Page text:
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Showing: 1-10 results of 3279

A compelling account of Christianity’s Jewish beginnings, from one of the world’s leading scholars of ancient religion How did a group of charismatic, apocalyptic Jewish missionaries, working to prepare their world for the impending realization of God's promises to Israel, end up inaugurating a movement that would grow into the gentile church? Committed to Jesus’s prophecy—“The Kingdom of God is at hand!”—they were, in... more...

This investigation of time and space is motivated by gaps in our current understanding: by the lack of definitions, by our failure to appreciate the nature of these entities, by our inability to pin down their properties. The author's approach is based on two key ideas: The first idea is to seek the geo-historical origins of time and space concepts. A thorough investigation of a diversified archaeological corpus, allows him to draft... more...

Antiquity: Greeks and Romans in Context provides a chronological introduction to the history of ancient Mediterranean civilizations within the larger context of its contemporary Eurasian world. Innovative approach organizes Greek and Roman history into a single chronology Combines the traditional historical story with subjects that are central to modern research into the ancient world including a range of social, cultural, and... more...

This is the first introduction to Stoic philosophy for 30 years. Aimed at readers new to Stoicism and to ancient philosophy, it outlines the central philosophical ideas of Stoicism and introduces the reader to the different ancient authors and sources that they will encounter when exploring Stoicism. The range of sources that are drawn upon in the reconstruction of Stoic philosophy can be bewildering for the beginner. Sellars guides the reader through... more...

Hellenistic oratory remains an elusive subject as not one Greek speech has survived from the end of the fourth century BC until the beginning of the first century AD. This collection of fourteen interdisciplinary essays offers a wide-ranging study of the different ways in which Hellenistic oratory can be approached. Written by a team of leading scholars in the field, it examines the different kinds of evidence which shed light on the dynamic character... more...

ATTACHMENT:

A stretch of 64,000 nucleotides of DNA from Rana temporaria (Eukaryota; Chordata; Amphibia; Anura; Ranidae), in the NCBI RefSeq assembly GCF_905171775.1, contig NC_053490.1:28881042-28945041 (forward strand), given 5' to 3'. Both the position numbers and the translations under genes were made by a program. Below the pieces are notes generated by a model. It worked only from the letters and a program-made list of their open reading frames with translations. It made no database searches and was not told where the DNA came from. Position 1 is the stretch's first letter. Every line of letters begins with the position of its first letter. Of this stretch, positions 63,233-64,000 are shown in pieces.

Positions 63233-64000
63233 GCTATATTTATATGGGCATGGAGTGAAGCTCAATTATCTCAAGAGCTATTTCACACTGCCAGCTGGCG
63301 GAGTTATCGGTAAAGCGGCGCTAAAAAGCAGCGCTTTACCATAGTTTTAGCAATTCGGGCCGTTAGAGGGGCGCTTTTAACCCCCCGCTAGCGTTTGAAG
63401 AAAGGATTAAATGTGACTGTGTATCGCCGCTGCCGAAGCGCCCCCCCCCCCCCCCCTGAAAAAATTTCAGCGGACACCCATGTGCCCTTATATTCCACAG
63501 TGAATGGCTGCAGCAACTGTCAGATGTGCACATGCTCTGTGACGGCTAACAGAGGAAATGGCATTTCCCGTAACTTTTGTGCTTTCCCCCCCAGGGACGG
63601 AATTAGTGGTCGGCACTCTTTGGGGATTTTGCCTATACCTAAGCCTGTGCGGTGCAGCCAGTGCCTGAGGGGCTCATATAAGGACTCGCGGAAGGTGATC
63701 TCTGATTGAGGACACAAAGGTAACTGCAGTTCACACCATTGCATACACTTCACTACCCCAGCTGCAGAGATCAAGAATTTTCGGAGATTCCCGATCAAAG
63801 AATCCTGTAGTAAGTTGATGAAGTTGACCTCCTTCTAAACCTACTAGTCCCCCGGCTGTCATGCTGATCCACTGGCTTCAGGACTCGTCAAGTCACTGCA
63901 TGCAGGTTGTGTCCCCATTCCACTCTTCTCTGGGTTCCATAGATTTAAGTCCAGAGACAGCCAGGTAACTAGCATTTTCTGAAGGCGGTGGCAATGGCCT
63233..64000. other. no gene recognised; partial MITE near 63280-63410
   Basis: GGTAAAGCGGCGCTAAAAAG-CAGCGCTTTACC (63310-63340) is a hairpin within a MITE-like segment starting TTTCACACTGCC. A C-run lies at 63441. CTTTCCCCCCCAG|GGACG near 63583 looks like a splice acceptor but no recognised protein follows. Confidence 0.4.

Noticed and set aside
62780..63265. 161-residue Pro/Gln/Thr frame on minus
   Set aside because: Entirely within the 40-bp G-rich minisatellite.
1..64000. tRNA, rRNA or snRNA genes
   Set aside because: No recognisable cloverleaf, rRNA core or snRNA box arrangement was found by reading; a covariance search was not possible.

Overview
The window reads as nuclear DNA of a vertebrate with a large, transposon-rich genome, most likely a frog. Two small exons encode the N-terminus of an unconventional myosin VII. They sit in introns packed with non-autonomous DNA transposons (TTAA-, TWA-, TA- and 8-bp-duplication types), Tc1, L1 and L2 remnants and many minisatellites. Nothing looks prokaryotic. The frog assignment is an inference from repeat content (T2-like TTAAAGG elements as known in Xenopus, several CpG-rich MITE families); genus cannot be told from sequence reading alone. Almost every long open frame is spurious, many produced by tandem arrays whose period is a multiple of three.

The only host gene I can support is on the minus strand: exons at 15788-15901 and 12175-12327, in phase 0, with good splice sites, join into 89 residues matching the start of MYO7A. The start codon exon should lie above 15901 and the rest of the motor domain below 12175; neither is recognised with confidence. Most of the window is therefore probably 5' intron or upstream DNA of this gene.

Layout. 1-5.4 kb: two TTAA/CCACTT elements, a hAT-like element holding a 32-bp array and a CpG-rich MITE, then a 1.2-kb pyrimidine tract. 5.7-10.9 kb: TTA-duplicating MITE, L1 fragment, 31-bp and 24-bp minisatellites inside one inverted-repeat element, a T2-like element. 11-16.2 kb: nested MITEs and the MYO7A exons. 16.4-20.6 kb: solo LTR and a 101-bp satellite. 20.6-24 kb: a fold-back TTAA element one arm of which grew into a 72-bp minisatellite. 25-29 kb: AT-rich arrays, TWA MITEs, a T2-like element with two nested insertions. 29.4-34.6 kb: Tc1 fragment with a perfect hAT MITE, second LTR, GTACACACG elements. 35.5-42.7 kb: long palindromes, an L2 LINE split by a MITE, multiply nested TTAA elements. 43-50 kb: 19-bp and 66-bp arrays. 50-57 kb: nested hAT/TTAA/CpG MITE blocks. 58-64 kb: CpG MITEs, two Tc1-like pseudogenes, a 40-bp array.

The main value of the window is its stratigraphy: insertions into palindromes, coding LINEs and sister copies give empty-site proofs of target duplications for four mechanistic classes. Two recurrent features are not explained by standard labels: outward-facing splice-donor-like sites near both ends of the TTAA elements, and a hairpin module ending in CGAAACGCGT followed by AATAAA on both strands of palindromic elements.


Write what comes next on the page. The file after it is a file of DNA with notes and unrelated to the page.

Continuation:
Was Socrates an ironist? Did he mock his interlocutors and, in doing so, show disdain for both them and the institutions of Athenian democracy?  These questions were debated with great seriousness by generations of ancient Greek writers and helped to define a primary strand of the western tradition of political thought. By reconstructing these debates, The Politics of Socratic Humor compares the very different... more...

The magnificent and definitive history of the Eternal City, narrated by a master historian. Why does Rome continue to exert a hold on our imagination? How did the "Caput mundi" come to play such a critical role in the development of Western civilization? Ferdinand Addis addresses these questions by tracing the history of the "Eternal City" told through the dramatic key moments in its history: from the mythic founding of Rome in 753 BC, via such... more...

People have pondered conflicts between science and religion since at least the time of Christ. The millennia-long debate is well documented in the literature in the history and philosophy of science and religion in Western civilization. Science and Eastern Orthodoxy is a departure from that vast body of work, providing the first general overview of the relationship between science and Christian Orthodoxy, the official church of the... more...

This book sets out to disentangle the complex chronology of early Greek epic poetry, which includes Homer, Hesiod, hymns and catalogues. The preserved corpus of these texts is characterised by a rather uniform language and many recurring themes, thus making the establishment of chronological priorities a difficult task. The editors have brought together scholars working on these texts from both a linguistic and a literary perspective to address the... more...

Following Oliver Dickinson’s successful The Aegean Bronze Age, this textbook is a synthesis of the period between the collapse of the Bronze Age civilization in the thirteenth and twelfth centuries BC, and the rise of the Greek civilization in the eighth century BC. With chapter bibliographies, distribution maps and illustrations, Dickinson’s detailed examination of material and archaeological evidence argues that... more...